In the United States, farmer cheese (also farmer's cheese or farmers' cheese) is pressed Cottage cheese, an unripened cheese made by adding rennet and bacterial starter to coagulate and acidify milk. Farmer cheese may be made from the milk of cows, sheep or goats, with each giving its own texture and flavor.
During coagulation the mixture separates into curds (solid) and whey (liquid), then the whey is drained off. Further pressing out of the moisture yields the malleable solid results of pot cheese, while even more pressing makes farmer cheese, which is solid, dry and crumbly. There are many kinds of farmer cheese worldwide.
Other meanings in North America
In Canada the term farmer's cheese means a kind of hard, rindless white cheese which is firm but springy in texture with a mild, milky and buttery flavor which may be used in a way likened to Colby or Cheddar.
In Ghana, farmer's cheese is called wagashi or waagashi (pronounced: waa-ga-she). It is called wagasi in Benin. It is made by Fulani women using grass-fed cow milk and Xylopia aethiopica leaves and its supple stems as the curdling agent. Waagashi may be eaten raw. Due to its ability to resist melting upon contact with heat, it is often fried and eaten with a spicy peanut powder or used in vegetarian soups and stews in the same way as tofu or the indian paneer. Waagashi that is salted, baked, smoked or grilled has added flavour and a longer shelf life.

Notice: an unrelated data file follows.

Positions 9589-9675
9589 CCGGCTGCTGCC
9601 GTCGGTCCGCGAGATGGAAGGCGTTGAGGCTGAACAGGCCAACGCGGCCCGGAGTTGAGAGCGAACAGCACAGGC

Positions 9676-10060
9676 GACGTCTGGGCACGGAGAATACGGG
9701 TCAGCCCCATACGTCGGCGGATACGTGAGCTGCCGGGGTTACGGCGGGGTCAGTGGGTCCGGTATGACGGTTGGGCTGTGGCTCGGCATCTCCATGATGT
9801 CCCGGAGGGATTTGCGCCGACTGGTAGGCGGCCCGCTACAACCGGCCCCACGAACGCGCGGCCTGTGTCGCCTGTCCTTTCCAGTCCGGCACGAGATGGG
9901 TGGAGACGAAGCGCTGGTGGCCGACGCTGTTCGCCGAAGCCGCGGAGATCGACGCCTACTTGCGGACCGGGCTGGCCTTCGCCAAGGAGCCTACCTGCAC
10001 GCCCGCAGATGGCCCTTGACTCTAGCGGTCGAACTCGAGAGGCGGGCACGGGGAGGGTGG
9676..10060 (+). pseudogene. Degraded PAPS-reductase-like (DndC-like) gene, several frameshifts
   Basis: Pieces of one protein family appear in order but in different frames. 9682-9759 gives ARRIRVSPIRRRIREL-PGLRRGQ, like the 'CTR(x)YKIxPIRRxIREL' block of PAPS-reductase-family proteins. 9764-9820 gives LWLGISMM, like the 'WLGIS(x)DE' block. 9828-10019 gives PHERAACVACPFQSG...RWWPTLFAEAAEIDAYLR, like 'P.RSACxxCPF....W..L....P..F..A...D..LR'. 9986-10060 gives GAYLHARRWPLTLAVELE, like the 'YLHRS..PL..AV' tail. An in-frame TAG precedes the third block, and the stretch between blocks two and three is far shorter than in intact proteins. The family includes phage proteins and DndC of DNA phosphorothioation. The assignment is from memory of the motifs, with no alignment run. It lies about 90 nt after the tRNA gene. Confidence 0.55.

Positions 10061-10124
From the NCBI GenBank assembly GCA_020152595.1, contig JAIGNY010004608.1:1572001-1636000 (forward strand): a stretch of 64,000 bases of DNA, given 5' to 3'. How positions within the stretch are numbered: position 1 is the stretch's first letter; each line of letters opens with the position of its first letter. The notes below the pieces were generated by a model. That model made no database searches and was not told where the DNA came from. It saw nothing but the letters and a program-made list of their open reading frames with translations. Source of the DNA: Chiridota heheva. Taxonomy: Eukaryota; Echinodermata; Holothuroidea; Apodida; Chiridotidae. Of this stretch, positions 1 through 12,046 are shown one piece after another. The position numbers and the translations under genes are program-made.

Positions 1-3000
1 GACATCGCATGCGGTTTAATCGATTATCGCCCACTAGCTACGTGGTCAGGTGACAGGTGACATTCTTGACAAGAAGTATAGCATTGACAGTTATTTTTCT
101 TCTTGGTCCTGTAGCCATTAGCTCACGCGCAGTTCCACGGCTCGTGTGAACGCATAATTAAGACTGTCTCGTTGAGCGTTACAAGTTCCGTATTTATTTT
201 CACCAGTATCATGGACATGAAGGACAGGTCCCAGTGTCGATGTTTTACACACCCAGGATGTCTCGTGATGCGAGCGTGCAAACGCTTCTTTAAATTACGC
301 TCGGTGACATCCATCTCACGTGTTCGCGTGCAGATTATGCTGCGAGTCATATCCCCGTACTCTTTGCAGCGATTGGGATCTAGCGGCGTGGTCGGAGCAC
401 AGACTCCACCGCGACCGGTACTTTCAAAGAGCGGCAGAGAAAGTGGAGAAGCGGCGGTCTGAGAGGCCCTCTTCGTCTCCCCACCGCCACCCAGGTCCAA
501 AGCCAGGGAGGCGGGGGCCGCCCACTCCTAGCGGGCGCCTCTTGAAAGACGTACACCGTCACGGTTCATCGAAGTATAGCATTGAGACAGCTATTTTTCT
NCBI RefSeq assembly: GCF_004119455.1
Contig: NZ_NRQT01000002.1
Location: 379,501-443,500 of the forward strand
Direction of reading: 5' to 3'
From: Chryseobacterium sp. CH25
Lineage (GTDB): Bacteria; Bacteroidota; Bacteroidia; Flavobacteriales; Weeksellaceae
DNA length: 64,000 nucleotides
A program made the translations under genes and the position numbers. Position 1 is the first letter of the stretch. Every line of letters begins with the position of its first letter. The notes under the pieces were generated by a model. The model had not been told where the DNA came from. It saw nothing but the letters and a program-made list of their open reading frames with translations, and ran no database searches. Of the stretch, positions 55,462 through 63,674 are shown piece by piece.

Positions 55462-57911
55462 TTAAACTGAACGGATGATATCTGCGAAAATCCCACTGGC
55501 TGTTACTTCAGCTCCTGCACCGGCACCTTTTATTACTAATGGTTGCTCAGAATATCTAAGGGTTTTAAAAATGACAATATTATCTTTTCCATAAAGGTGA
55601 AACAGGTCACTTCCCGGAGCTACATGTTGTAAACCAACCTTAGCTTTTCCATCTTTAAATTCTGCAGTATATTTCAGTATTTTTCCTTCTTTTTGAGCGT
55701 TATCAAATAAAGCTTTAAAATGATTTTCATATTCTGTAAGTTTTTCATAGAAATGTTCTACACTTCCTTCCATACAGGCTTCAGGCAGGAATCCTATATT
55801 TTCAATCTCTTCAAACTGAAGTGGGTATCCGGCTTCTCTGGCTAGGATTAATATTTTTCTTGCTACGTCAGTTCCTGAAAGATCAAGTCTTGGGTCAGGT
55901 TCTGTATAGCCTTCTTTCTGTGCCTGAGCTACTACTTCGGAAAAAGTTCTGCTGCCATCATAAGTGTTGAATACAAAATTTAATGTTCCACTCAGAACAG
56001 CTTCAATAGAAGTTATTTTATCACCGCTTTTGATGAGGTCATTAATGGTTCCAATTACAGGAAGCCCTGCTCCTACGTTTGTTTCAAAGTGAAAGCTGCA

Farmers' cheese in the USA is not the same product as Paneer. Paneer is firm and cook-able as it does not melt when cooked or heated. Farmers' cheese may be considered a cross between fresh white butter (Hindi मक्खन) and cream cheese. It can be used as a spread on परांठा/Paratha or bread.
French Neufchâtel is a ripened farmer cheese. However, in French the term "farmer's cheese" (fromage fermier, fromage de ferme or produit fermier) refers to any type of cheese that was made using traditional techniques on the farm that the milk came from.
In Germany Quark is a ripened farmer cheese.
It is also a typical feature of Russian cuisine, where it is called tvorog, and is often made at home, using an edible acid, like vinegar, lemon juice, or buttermilk.